The landscape of content distribution and customer relations has changed drastically with the recent boom of social media platforms such as Facebook, Twitter, Instagram, Snapchat and others. In today’s world, conversation and two-way dialogue happen instantly and is open for all to join and witness. Word-of-mouth marketing and customer engagement is now easily employed and tracked through comments, shares, retweets, hashtags, and other social media actions. But how do all of the engagement and conversational functions of social media affect search rankings and site visibility? Below are 5 ways that maintaining a social media presence can actually be an extension of your site’s SEO.
1. Make Your Content Easy To Find With Social Sharing
When Google made changes to its search algorithm, it aimed to find ways of interpreting social signals to find quality content when providing results to searches. With social media platforms making the distribution of content more ubiquitous and constant, Google and other search engines have had to adjust to quickly filtering through more posted content in order to index it so that it can be incorporated into searches. To make this process easier and quicker, search engines look at how many times a certain piece of content is retweeted, who is posting it, how many people have shared it and when it was posted when deciding what gets indexed first. The faster that the content is indexed, the faster it is available to search results.
2. Social Reputation as a Metric of Site Quality and Authority
A search engine’s main goal is to find the best, more trustworthy and relevant answers to inquiries. Having a well-engaged social media page, such as a well-followed Twitter page, actually increases your reputation and social equity in the eyes of search engines like Google. Building reputation through authentic engagement with your audience and sharing relevant content that resonates with your customer base not only helps in spreading your brand and identity, it also helps in making your voice an authority in your field. When search engines see you as someone with trusted influence on social media, you can actually see a boost to your content’s ranking.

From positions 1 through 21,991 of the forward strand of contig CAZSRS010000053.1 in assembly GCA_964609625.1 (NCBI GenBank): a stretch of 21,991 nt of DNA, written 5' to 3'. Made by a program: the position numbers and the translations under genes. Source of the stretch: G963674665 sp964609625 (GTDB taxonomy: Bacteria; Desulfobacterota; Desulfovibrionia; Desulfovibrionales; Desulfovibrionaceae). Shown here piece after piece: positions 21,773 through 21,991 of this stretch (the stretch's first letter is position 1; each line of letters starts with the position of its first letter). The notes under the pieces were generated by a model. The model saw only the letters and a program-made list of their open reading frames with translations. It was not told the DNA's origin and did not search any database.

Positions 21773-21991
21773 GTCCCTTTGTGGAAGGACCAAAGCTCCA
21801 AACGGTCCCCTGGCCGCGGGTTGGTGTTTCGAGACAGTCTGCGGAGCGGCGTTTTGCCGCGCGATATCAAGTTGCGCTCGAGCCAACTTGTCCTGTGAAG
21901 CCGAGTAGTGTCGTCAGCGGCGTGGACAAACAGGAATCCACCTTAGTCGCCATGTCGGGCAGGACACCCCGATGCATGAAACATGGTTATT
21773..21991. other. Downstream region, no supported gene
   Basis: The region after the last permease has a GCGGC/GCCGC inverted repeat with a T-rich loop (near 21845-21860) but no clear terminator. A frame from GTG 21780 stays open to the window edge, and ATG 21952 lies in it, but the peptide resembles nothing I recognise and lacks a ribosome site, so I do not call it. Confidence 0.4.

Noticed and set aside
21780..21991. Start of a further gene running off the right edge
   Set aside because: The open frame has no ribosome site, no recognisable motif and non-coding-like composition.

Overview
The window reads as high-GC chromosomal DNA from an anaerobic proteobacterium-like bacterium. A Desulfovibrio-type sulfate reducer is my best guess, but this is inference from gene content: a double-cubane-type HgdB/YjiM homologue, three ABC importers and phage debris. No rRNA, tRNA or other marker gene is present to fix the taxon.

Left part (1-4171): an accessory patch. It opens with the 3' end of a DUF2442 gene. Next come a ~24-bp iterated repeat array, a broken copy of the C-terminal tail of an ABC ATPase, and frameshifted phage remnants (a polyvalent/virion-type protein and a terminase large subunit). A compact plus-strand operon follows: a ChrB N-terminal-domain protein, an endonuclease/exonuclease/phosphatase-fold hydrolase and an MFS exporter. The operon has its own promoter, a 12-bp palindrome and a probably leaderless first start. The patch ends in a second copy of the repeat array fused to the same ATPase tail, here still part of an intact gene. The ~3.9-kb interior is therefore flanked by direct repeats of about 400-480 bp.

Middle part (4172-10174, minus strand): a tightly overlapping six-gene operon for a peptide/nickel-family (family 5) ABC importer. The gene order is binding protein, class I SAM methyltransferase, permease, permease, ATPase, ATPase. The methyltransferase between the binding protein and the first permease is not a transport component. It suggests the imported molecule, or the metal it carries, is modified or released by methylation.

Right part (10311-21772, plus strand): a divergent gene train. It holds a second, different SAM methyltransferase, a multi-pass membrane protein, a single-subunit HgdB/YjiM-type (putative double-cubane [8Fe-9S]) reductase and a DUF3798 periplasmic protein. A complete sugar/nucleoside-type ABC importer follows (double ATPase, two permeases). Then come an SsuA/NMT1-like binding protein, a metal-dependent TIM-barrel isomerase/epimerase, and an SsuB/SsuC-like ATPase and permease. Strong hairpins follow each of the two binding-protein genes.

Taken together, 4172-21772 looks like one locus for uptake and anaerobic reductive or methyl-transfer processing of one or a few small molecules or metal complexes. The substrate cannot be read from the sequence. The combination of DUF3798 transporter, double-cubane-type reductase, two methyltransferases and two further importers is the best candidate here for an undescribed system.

3. Social Shares Are the New Linkbacks
In the olden days, the number of links directed to your site was a factor in deciding whether or not your site was relevant and real. But it was easy to litter your site with keyword-rich inbound links and make deals with others to do the same. These black-hat SEO techniques can easily get your page demoted and search engines have had to find a different way to track and rank links. Instead of just looking at the number of times a link appears on sites, Google now also looks at how many times URLs appear in Facebook posts, likes, shares, Tweets, favourites, +1s and retweets to rate the authenticity and relevance of links.
4. Social Media Conversations Can Generate Content
While blogging and posting educational articles are one of the best ways to generate useful content on your site, figuring out what you need to write about can feel like trying to find a needle in a haystack. With social media serving as the Internet’s platform for conversation, it is now easier to find out what your audience is talking about and what they have questions about. Monitoring and “listening in” on the dialogue of your audience could be a great way to decide what people need to be educated about and what content topics would be helpful to them. If you see multiple people discussing the way a product works, consider writing an article about that product and its operation to give your audience another way to find solutions and answers.
5. Different Social Media Platforms Weigh Differently With Google
Be diverse – there are multiple social media platforms and each one has unique norms and protocols. It can be time consuming to leverage them all, but each one impacts your site rankings differently. It should serve as no surprise that Google loves Google+ and data actually supports the idea that +1s impact your rankings more than actions from Facebook and Twitter. Yet Google+ it is often times seen as secondary to platforms such as Twitter and Facebook because the audience is not as large. Make the most out of what all three have to offer by maintaining your presence on all three and by catering the content you share to the different platforms’ audiences and protocols.
Article source: www.outerboxdesign.com